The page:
The trial court denied the University's motion after finding that the University had all the necessary facts to state a promissory estoppel claim at the time it filed its third party complaint. In particular, the court noted a November 1988 letter the University had sent to the president of GFS, John Goodwin, in which the University demanded indemnification from GFS after Mrs. Tyler's accident and asserted that GFS had "historically included Howard as an additional insured in its general liability insurance policy." Based on that finding, the court concluded that, in light of the fact that the case was already a year and a half old, there was no justifiable reason to risk further delay, including time for additional discovery, to the prejudice of GFS. The University countered at the time, and argues on appeal, that it could not have alleged facts sufficient to satisfy the reliance element of a promissory estoppel claim until after it had received information from the April 1990 depositions of two witnesses, John Goodwin and Alexander Chalmers (the University official in charge of administering the GFS contract until his retirement in 1989). After reviewing these depositions, we agree with the trial court, as elaborated below, that they did not add anything significant to the University's claim of promissory estoppel, which had been available in October 1989 when the University had filed its complaint against GFS.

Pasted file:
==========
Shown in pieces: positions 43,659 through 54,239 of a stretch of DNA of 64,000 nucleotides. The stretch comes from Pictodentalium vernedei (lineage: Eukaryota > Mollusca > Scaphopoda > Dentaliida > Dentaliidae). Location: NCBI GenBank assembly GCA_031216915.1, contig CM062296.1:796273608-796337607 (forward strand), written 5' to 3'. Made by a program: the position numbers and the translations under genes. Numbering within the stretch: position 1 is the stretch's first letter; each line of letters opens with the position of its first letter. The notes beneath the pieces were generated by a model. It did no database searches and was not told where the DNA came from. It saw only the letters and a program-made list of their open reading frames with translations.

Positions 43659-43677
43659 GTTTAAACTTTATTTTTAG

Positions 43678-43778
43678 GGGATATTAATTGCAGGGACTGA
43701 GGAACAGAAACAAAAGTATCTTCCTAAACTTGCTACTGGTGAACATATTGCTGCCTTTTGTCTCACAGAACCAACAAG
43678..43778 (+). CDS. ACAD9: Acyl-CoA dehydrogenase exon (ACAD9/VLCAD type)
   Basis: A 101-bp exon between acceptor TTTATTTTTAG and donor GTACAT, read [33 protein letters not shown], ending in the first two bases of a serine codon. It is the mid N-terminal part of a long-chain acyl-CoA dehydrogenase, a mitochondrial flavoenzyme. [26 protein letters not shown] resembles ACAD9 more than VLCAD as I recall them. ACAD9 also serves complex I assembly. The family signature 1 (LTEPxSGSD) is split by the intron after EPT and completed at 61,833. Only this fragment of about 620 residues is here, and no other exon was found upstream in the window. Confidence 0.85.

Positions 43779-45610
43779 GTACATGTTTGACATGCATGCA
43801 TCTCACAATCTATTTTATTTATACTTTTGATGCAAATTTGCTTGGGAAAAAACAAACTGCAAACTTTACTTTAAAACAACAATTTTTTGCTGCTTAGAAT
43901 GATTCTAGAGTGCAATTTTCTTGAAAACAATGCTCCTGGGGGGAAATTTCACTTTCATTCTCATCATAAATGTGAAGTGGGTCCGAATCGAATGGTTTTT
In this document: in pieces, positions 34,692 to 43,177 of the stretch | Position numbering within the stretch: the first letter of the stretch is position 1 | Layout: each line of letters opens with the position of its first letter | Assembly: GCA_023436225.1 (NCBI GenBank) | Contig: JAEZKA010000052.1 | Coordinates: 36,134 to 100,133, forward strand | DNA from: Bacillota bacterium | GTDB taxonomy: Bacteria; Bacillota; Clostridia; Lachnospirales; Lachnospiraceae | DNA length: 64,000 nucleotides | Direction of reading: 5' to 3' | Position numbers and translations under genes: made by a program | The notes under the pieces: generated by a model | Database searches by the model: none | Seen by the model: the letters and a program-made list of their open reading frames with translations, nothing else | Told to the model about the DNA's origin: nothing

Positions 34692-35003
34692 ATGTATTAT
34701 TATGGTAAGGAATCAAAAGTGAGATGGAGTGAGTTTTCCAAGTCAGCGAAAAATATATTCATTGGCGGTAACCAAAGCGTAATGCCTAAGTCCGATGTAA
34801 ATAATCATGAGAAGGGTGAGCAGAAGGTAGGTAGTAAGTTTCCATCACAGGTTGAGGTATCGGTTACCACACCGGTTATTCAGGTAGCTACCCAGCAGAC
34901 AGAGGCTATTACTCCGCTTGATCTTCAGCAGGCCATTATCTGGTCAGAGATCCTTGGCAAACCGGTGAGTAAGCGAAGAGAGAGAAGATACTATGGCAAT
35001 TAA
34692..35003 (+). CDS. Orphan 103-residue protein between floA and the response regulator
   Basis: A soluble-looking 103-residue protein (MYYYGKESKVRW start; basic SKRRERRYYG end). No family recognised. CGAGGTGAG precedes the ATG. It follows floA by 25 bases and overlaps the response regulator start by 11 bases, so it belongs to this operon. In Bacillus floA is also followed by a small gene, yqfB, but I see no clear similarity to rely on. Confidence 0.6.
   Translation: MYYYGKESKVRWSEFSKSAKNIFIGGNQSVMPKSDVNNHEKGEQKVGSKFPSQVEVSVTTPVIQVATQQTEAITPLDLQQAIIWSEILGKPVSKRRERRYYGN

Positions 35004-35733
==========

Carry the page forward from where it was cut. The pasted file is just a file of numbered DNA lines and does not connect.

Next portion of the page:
In general, to"hold a party liable under the doctrine of promissory estoppel there must be a promise which reasonably leads the promisee to rely on it to his [or her] detriment, with inJustice otherwise not being avoidable." Bender v. Design Store Corp., 404 A.2d 194, 196 (D.C. 1979) (quotations and cites omitted); accord Moss v. Stockard, 580 A.2d 1011, 1034 (D.C. 1990). Under the RESTATEMENT OF CONTRACTS (SECOND) § 90 (1) (1979),
A promise which the promisor should reasonably expect to induce action or forbearance on the part of the promisee or a third person and which does induce such action or forbearance is binding if inJustice can be avoided only by enforcement of the promise.
Thus, to make out a claim of promissory estoppel, the following questions must be answered in the affirmative: "First, was there a promise? Second, should the promisor have expected the promisee to rely on the promise? [Third,] did the promisee so rely to his [or her] detriment?" Bender, 404 A.2d at 196.